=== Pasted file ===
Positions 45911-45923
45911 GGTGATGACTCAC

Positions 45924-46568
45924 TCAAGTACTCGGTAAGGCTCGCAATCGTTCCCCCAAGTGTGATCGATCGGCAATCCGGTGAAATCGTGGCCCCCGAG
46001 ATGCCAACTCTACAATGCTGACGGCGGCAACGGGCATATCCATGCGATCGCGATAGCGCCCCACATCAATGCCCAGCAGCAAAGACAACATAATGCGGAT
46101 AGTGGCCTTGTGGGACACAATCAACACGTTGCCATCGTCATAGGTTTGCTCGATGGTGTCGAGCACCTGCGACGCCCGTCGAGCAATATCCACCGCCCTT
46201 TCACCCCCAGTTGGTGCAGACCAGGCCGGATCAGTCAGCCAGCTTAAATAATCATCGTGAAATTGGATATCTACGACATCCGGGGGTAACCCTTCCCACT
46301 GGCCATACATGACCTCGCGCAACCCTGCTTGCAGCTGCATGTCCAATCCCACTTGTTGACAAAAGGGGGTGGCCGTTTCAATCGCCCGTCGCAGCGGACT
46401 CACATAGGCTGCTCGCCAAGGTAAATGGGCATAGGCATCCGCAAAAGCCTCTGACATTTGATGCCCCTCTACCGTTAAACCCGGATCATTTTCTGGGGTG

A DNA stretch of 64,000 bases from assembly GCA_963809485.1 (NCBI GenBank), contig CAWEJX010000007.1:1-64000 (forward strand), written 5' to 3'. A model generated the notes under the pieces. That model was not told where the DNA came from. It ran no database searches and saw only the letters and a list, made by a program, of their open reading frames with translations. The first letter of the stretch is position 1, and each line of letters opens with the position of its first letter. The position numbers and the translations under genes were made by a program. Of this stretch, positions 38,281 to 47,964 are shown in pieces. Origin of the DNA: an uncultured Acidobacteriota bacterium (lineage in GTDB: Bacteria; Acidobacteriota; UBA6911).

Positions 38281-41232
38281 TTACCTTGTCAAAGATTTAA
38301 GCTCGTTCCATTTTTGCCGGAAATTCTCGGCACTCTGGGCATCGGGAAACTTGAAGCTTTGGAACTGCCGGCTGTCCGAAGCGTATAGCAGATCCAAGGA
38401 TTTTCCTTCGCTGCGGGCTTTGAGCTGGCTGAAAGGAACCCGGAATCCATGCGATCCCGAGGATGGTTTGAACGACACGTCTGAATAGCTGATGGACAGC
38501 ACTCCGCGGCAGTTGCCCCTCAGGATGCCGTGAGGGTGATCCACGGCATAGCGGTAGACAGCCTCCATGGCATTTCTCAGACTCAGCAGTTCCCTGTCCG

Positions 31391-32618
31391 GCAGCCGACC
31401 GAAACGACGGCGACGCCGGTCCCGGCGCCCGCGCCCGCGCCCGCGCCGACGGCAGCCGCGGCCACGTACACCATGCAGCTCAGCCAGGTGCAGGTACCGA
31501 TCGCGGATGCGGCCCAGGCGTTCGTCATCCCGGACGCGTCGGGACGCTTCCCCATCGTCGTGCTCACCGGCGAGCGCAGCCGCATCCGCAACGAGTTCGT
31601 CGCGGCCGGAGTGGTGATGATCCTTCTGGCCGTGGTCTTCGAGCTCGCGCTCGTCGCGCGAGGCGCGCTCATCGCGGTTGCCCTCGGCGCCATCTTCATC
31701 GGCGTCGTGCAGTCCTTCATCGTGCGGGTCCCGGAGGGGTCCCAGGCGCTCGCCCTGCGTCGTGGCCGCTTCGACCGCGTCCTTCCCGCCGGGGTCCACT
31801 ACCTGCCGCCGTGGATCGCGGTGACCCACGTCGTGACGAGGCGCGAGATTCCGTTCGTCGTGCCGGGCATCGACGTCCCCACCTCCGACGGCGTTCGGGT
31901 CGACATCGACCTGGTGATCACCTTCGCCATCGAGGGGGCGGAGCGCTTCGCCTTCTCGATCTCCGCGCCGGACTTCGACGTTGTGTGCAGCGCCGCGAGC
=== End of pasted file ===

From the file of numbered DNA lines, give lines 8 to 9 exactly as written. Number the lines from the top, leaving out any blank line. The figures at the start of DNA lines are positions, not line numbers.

46301 GGCCATACATGACCTCGCGCAACCCTGCTTGCAGCTGCATGTCCAATCCCACTTGTTGACAAAAGGGGGTGGCCGTTTCAATCGCCCGTCGCAGCGGACT
46401 CACATAGGCTGCTCGCCAAGGTAAATGGGCATAGGCATCCGCAAAAGCCTCTGACATTTGATGCCCCTCTACCGTTAAACCCGGATCATTTTCTGGGGTG